India’s quiet influence

Following the recent coup in Myanmar, New Delhi has been working to promote consensus in the UN Security Council to bring an early return to democratic rule. G. Parthasarathy  reports

Myanmar attained independence from colonial rule in 1948.  It has, thereafter, been under military rule from 1962 to 2011. While an army-dominated government ruled Myanmar till 2015, Aung San Suu Kyi became the de facto ruler in 2016, after her National League for Democracy participated in and won a majority of seats in parliamentary elections. Under Myanmar’s 2008 Constitution, however, key security portfolios like Defence, Border Affairs and Internal Security are controlled by the military, which also occupies 110 seats in Parliament.  Suu Kyi, is constitutionally disqualified from becoming Myanmar’s President, as she married a foreign national. She took charge of the government, after being designated as ‘State Counsellor’, while the country’s President, who has been a loyal supporter, has backed her fully. Despite these limitations, Suu Kyi wielded the powers of office skilfully, and mustered growing public and international support.

A major factor which determines India’s relations with Myanmar is the readiness of the Myanmar Government to strengthen bilateral cooperation in dealing with ethnic insurgencies in India and Myanmar, which share a 1,640-kmland border. The two countries have cooperated extensively to ensure that there are no problems along their land border, caused by cross-border movements of armed separatist groups. It is primarily because of such cooperation that only small elements remain in armed ethnic insurgencies in Indian States bordering Myanmar.

Nevertheless, existing armed separatist elements continue to enter Myanmar, and establish links with armed insurgent groups there. They then move into China’s Yunnan Province, where they freely receive arms and logistical support, before returning to India. The Myanmar military enjoys an excellent rapport with its Indian counterparts in dealing with armed separatist groups which cross their borders. There are 31 armed ethnic groups in Myanmar, controlling significant parts of the country’s territory. Some of these groups are funded and armed by China, which has a dominant economic foothold and significant political influence in Myanmar.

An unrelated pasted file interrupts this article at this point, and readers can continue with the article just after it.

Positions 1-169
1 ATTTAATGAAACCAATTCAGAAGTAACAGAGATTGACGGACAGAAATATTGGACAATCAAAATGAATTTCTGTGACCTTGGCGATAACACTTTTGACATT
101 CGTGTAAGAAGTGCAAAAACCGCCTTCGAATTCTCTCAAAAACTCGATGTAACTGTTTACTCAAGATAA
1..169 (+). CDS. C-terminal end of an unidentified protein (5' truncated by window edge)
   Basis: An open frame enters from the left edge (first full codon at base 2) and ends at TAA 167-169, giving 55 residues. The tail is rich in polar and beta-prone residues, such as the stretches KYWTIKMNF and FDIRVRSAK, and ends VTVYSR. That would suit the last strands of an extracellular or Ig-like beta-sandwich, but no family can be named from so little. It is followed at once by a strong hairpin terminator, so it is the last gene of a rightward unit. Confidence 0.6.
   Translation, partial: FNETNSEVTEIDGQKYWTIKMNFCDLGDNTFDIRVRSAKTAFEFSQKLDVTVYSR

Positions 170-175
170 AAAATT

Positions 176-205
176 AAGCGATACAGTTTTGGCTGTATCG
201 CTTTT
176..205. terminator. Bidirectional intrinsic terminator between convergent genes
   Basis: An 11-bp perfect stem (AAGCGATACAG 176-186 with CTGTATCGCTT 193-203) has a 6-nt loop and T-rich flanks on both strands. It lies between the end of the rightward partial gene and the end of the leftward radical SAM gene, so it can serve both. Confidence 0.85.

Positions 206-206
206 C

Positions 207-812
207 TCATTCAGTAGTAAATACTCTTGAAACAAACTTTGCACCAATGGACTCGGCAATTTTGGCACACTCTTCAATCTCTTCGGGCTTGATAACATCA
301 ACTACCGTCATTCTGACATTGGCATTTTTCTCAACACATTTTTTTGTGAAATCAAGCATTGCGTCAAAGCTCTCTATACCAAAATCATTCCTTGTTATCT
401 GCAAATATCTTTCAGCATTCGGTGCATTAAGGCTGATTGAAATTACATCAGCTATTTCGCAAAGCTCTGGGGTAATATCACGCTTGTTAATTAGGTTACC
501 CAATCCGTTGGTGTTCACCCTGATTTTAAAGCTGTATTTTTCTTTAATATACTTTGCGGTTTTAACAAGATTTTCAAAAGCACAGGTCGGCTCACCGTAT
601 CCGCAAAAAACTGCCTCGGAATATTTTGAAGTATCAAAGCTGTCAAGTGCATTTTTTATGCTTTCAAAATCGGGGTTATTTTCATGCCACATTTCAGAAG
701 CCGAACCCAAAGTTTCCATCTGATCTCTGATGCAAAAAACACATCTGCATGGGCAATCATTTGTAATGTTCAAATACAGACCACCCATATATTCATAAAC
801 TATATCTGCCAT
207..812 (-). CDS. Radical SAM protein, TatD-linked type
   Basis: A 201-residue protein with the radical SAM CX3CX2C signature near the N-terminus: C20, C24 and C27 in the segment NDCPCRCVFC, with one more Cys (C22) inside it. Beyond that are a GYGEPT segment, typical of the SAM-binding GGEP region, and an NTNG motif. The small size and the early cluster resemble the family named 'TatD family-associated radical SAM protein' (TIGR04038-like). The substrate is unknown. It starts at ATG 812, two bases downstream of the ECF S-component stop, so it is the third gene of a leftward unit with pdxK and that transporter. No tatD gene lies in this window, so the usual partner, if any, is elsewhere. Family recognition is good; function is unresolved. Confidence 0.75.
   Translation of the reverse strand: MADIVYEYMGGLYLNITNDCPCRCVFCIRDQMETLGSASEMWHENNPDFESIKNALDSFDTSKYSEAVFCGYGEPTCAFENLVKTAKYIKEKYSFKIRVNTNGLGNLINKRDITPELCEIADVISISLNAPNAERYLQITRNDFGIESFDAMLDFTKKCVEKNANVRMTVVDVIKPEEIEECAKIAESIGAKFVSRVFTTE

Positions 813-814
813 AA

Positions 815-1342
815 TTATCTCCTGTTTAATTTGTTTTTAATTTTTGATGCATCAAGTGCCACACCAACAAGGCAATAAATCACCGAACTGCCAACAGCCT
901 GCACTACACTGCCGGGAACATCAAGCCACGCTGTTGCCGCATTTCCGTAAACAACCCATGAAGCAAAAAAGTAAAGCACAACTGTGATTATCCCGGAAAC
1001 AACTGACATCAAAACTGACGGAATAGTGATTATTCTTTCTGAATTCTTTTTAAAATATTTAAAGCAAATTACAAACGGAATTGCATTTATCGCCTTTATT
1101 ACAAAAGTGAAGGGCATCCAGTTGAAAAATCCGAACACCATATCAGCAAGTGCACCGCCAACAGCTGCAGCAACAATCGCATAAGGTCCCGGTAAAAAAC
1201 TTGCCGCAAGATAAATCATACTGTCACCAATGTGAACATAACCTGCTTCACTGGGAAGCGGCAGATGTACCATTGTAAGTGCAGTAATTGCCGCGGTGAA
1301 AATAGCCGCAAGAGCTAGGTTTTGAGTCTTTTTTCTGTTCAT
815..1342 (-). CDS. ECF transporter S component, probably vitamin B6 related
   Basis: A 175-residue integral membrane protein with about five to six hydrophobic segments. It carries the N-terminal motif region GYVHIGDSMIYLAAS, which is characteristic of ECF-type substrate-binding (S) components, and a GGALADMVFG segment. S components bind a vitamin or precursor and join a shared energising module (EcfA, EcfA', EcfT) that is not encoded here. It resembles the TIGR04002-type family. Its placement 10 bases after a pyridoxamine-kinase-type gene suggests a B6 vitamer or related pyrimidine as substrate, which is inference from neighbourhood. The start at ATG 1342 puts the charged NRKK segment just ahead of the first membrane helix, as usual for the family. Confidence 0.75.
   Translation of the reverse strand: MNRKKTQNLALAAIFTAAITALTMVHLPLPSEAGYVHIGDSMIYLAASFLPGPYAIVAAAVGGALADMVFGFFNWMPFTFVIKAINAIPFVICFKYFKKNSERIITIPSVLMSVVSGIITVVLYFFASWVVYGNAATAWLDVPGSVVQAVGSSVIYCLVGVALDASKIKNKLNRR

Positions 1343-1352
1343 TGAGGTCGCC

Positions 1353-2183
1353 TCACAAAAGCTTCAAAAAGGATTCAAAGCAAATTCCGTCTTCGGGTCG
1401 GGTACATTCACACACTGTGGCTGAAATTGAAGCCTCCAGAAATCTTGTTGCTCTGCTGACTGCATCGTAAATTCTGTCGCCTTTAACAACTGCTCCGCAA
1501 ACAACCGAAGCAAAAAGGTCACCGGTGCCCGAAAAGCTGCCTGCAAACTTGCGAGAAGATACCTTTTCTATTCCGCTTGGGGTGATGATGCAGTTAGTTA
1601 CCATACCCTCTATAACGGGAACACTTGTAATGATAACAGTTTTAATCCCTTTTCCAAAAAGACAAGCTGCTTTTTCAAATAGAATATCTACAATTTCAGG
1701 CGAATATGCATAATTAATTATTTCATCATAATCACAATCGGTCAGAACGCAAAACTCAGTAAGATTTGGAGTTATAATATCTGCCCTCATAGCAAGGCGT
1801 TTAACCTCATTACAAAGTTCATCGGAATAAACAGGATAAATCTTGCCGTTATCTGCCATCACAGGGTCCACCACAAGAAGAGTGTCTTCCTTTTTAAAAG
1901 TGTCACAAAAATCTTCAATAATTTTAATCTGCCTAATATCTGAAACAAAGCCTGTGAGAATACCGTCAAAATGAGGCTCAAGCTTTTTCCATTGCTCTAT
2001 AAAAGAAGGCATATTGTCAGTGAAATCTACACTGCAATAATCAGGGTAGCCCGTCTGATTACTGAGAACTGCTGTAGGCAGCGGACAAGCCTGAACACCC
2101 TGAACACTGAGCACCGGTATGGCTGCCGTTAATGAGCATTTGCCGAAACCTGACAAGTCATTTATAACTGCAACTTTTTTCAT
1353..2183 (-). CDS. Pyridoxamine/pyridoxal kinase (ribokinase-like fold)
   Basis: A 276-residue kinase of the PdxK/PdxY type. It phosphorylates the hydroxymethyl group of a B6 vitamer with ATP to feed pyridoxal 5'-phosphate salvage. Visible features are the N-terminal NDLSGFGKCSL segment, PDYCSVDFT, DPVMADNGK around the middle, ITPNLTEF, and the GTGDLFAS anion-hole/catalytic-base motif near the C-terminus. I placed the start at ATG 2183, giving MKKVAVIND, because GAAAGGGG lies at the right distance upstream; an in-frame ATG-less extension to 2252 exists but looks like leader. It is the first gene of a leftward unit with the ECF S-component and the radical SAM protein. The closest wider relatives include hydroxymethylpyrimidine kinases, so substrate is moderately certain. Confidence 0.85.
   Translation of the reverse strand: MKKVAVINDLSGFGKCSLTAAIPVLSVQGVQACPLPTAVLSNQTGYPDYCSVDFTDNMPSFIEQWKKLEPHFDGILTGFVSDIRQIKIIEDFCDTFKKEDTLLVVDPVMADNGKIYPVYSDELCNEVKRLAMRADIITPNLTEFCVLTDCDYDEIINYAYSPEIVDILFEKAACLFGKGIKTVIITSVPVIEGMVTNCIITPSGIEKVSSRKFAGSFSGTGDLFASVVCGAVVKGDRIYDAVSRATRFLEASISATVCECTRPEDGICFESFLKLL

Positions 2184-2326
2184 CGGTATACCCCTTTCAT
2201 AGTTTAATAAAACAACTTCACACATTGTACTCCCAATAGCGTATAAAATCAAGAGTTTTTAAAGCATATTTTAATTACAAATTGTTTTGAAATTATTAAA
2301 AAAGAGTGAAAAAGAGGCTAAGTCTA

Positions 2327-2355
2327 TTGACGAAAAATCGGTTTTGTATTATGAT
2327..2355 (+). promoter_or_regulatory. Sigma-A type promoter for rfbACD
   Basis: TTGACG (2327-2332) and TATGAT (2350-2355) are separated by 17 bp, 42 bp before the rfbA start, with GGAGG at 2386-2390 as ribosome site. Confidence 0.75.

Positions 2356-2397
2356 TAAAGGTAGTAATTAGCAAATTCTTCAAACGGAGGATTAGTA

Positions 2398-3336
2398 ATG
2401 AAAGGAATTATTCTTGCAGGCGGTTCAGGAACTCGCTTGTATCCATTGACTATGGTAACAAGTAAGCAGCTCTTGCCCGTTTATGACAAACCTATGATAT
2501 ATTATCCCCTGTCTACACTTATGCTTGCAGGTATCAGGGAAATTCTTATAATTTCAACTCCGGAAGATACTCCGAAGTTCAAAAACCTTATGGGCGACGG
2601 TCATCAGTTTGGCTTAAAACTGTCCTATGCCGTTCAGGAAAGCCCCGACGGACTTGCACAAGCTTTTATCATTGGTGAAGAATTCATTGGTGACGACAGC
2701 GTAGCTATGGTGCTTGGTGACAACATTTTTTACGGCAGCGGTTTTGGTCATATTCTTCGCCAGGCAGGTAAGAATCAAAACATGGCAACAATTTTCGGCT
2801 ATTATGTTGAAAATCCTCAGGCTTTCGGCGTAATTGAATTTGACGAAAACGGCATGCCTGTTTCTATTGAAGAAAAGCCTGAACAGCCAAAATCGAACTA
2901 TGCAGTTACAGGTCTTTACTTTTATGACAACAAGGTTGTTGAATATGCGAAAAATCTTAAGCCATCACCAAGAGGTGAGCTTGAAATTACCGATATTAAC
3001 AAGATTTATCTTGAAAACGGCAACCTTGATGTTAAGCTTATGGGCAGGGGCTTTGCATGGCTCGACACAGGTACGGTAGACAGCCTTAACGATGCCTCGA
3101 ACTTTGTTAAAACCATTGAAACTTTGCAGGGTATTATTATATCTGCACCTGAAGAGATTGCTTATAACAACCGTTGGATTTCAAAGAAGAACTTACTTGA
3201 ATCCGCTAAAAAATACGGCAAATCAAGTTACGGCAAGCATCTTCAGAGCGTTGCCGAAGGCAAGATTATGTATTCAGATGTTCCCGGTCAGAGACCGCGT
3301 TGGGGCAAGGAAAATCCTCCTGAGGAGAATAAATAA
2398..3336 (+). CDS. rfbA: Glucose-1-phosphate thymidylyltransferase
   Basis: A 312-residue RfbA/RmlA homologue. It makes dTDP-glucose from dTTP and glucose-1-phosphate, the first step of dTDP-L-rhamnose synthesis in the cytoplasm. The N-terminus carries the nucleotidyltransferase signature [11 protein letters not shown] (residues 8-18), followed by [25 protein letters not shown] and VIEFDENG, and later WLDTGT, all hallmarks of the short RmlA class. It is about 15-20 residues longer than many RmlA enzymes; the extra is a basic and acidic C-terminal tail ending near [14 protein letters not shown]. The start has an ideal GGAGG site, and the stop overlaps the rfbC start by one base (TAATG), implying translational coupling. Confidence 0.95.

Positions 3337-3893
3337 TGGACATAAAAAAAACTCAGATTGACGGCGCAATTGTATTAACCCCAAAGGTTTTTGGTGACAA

It is China that has derived the maximum benefit from cross-border trade and investment

Along with Myanmar’s military, India has also established a good relationship with the country’s civilian rulers. Indian economic cooperation has improved communications within Myanmar, and India has also assisted in the development of IT facilities in Myanmar. Hundreds of Myanmar nationals get scholarships to study and acquire professional expertise in India. Indian aid has also led to the development of roads and communications across its borders with Myanmar. The Bay of Bengal Port of Sittwe in Myanmar, built by India, is set to become a valuable outlet to the Sea for India’s landlocked northeastern states bordering Myanmar.

While foreign investment has been welcomed in Myanmar, it is China that has derived the maximum benefit from cross-border trade and investment. Private companies from ASEAN and East Asian countries, such as Singapore, Thailand, Japan and South Korea, are also making significant in roads. India and Japan have worked together in coordinating their polices on Myanmar, as they do in Sri Lanka, the Maldives and other South Asian countries. With the ‘Quad’ – comprising the US, Japan, Australia and India – increasingly cooperating on regional security issues, there is now confidence that the four powers can work with others to ensure the security of the sea lanes in the Indian Ocean. Maritime exercises with Myanmar have been growing: India has recently supplied Myanmar with its first submarine.